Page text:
The head of Puerto Rico's power company said Sunday the agency will cancel its $300 million contract with Whitefish Energy Holdings amid increased scrutiny of the tiny Montana company's role in restoring the island's power system following Hurricane Maria.
The announcement by Ricardo Ramos came hours after Gov. Ricardo Rossello urged the utility to scrap the deal for Whitefish's help in rebuilding the electrical system.
"It's an enormous distraction," Ramos said of the controversy over the contract. "This was negatively impacting the work we're already doing."
The current work by Whitefish teams will not be affected by the cancellation and that work will be completed in November, Ramos said. He said the cancellation will delay work by a couple of months because the government will have to find new companies to help restore power to the island.
Ramos said he had not talked with Whitefish executives about his announcement. "A lawsuit could be forthcoming," he warned.
Whitefish said in a statement Sunday evening that it was "very disappointed" that the governor asked PREPA to cancel the contract, NBC News reported.
Roughly 70 percent of the U.S. territory remains without power more than a month after Maria struck on Sept. 20 as a Category 4 storm with winds of up to 154 mph (245 kph). Ramos said Sunday that the total of cost of restoring the system would come to $1.2 billion.
The cancellation is not official until approved by the utility's board. Ramos said it would take effect 30 days after that.
Ramos said the company already has paid Whitefish $10.9 million to bring its workers and heavy equipment to Puerto Rico and has a $9.8 million payment pending for work done so far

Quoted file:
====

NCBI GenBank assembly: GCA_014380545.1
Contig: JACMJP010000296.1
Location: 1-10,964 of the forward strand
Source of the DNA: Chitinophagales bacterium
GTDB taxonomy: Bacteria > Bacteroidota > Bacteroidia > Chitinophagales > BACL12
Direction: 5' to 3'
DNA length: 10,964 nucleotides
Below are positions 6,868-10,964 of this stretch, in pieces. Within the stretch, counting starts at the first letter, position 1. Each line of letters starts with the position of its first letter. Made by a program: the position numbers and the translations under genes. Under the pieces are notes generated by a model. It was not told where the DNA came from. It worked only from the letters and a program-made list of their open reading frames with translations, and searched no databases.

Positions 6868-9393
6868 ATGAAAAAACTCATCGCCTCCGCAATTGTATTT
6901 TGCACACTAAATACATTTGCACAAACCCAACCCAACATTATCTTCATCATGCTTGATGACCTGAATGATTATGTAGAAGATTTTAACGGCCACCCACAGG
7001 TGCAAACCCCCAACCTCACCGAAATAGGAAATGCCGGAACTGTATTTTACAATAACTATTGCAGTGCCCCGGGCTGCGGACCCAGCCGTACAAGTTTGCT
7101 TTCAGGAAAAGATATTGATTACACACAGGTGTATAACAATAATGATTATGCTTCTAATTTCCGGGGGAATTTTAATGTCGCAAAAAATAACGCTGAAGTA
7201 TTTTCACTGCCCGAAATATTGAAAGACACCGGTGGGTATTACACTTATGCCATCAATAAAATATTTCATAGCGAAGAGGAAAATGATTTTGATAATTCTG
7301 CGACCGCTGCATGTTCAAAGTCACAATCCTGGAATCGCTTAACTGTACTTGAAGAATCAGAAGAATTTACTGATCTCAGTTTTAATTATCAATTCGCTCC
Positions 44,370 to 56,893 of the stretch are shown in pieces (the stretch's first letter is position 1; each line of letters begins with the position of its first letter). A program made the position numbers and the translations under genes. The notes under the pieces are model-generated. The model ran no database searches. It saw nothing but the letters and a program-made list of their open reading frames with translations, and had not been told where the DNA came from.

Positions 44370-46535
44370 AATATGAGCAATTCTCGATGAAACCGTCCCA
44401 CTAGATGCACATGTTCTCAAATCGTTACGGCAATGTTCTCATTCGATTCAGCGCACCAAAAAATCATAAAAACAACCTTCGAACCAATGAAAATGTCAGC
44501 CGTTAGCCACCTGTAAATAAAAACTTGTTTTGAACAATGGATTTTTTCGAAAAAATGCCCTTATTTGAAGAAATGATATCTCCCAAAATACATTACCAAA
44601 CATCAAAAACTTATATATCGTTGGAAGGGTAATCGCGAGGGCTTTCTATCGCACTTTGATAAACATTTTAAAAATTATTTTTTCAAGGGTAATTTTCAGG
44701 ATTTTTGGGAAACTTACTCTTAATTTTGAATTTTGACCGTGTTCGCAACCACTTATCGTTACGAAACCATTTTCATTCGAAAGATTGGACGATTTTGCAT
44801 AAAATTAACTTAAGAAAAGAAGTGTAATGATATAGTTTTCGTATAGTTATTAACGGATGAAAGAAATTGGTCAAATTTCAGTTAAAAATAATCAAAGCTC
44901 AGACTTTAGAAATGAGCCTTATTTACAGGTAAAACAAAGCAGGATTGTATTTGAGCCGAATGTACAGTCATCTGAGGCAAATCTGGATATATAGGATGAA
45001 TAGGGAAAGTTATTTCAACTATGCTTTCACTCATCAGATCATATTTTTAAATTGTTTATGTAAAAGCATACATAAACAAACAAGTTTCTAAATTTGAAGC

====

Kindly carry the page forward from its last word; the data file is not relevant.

Ramos said cancellation of the contract will not lead to a penalty, but it's likely the government will pay at least $11 million for the company to go home early, including all costs incurred in the month after the cancellation.
Federal investigators have been looking into the contract awarded to the small company from Interior Secretary Ryan Zinke's hometown and the deal is being audited at the local and federal level.
Ramos said the company contacted Puerto Rico's Electric Power Authority two days before the storm hit, at a time when it was becoming clear the hurricane could cause massive damage.
Ramos earlier said he had spoken with at least five other companies that demanded rates similar to those of Whitefish, but also wanted a down payment the agency did not have.
He said Sunday he hadn't consulted with anyone else about signing the deal and didn't notify the governor's office for a week. He again praised Whitefish's work.
"They're doing an excellent job," he said.
"There's nothing illegal here ... Of that, we're sure," he said, adding that he welcomes a federal investigation. "The process was done according to the law."
Ramos also has said the Federal Emergency Management Agency approved the deal, something the agency has denied.
FEMA said it has not approved any reimbursement requests from the power company for money to cover repairs to the island's electrical system. The contract said the utility would not pay costs unallowable under FEMA grants, but it also said, "The federal government is not a party to this contract."